It's OK to do what you want
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|Thu, 07-05-2007 - 7:54pm|
I am going to argue that the decision to stay at home or work is something that should be based on the reality of the family’s financial situation and the mother’s desire to do either. I do not think a mother should sacrifice what she desires for the sake of a child’s development or for the sake of more money if it isn't truly needed. Why? Because I don’t believe staying at home or working really affects the child’s development in a significant way. A lot of people think or just feel in their hearts that it does matter. How could it not logically right? What seems logical to some does not always coincide with reality.
First, I am going to give two examples from my experience in life. Then, since I’m no expert I will provide some research. After I had my first child a very wonderful woman who I respect very much advised me that I should stay home with my daughter. My husband and I thought about it. I loved my job and my boss couldn’t be more child friendly. I made significantly more money than my husband but if we sold our house and moved and he could find a good job maybe we could do it. But this would mean leaving my stepdaughters- his daughters. It really wasn’t an option. I either work or we live close to the poverty line. I thought about what my friend said. She said she stayed home with her first two but couldn’t with the third because she couldn’t afford it. (I guess she didn’t realize my first was really our third) She talked about how much she enjoyed it and the close bond that developed with her children. I thought about all three of her children. They were all wonderful children and you certainly could see there was a strong family bond with all the children not just the first two. If it is only logical that the mother staying home is the only way to have a well-developed child and a strong bond between mother and child wouldn’t it also be logical that the third child should have behavioural problems and be distant from her mother? That is when I realized staying at home or working really does not make a difference to child development. That is as long as the child is receiving high quality care by whoever is providing it.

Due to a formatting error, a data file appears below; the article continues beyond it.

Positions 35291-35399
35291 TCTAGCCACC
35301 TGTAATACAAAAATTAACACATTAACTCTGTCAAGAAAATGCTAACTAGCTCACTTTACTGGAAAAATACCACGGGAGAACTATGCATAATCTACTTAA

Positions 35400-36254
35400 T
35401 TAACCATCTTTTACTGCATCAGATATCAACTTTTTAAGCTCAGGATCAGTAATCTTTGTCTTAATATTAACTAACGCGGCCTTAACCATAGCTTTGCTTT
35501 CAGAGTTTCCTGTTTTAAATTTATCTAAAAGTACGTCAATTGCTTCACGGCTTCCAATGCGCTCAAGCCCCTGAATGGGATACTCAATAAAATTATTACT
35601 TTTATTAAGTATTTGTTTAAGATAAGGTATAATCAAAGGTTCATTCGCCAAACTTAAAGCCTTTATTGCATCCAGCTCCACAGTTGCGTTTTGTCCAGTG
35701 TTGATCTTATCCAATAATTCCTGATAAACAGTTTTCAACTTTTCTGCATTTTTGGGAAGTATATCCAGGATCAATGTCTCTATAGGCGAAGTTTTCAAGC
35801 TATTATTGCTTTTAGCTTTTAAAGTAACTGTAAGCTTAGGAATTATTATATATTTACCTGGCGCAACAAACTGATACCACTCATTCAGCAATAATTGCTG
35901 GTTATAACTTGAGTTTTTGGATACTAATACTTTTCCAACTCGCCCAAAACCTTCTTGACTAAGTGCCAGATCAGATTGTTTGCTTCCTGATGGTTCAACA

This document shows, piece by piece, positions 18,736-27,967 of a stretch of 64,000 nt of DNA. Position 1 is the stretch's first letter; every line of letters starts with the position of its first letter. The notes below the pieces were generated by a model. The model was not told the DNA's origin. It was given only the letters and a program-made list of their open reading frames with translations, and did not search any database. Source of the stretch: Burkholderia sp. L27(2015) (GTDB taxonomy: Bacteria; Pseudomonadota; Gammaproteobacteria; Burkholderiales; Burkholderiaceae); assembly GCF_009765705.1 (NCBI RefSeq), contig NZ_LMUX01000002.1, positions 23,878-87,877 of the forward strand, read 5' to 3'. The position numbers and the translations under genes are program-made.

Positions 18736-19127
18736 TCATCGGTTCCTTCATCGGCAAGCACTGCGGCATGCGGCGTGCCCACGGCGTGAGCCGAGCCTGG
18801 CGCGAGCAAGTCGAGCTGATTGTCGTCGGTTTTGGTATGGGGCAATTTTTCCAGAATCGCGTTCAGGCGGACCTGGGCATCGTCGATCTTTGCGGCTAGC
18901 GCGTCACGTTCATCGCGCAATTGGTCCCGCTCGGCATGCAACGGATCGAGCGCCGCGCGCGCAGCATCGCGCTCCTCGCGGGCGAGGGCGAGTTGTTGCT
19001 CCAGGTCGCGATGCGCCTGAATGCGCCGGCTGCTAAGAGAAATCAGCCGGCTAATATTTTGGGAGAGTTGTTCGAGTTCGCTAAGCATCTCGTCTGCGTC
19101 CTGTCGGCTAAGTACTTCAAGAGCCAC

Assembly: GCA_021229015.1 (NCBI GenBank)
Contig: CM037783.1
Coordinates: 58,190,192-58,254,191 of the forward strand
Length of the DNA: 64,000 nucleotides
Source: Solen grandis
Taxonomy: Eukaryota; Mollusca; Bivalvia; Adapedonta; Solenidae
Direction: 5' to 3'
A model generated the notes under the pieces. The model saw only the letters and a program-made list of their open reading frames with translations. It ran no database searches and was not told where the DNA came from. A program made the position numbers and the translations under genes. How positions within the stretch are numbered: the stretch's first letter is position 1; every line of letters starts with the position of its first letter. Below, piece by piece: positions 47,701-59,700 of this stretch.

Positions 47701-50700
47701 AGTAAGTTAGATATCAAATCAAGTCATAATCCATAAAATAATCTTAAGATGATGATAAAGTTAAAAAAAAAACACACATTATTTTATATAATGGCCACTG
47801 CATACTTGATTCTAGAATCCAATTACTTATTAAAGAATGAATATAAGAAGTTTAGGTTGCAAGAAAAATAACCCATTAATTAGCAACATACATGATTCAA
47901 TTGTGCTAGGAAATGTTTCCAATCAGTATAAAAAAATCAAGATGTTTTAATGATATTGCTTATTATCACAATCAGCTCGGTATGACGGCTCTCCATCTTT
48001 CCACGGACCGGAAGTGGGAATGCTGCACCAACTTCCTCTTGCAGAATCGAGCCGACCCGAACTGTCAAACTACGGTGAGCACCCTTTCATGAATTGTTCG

My own experience as a child confirmed for me that a mom staying at home does not necessarily result in proper development and strong bonds. My mother stayed at home. She had three children. She was depressed, trapped, and lonely. I was a severely sad child and I can only guess that was why. My earliest memories are of soap operas, which she watched everyday. Basically, the TV raised me. I don’t feel that my parents really had a lot to do with my upbringing. I had to find my own way and I almost didn’t make it. Recently my sister confided in me that she felt the same way.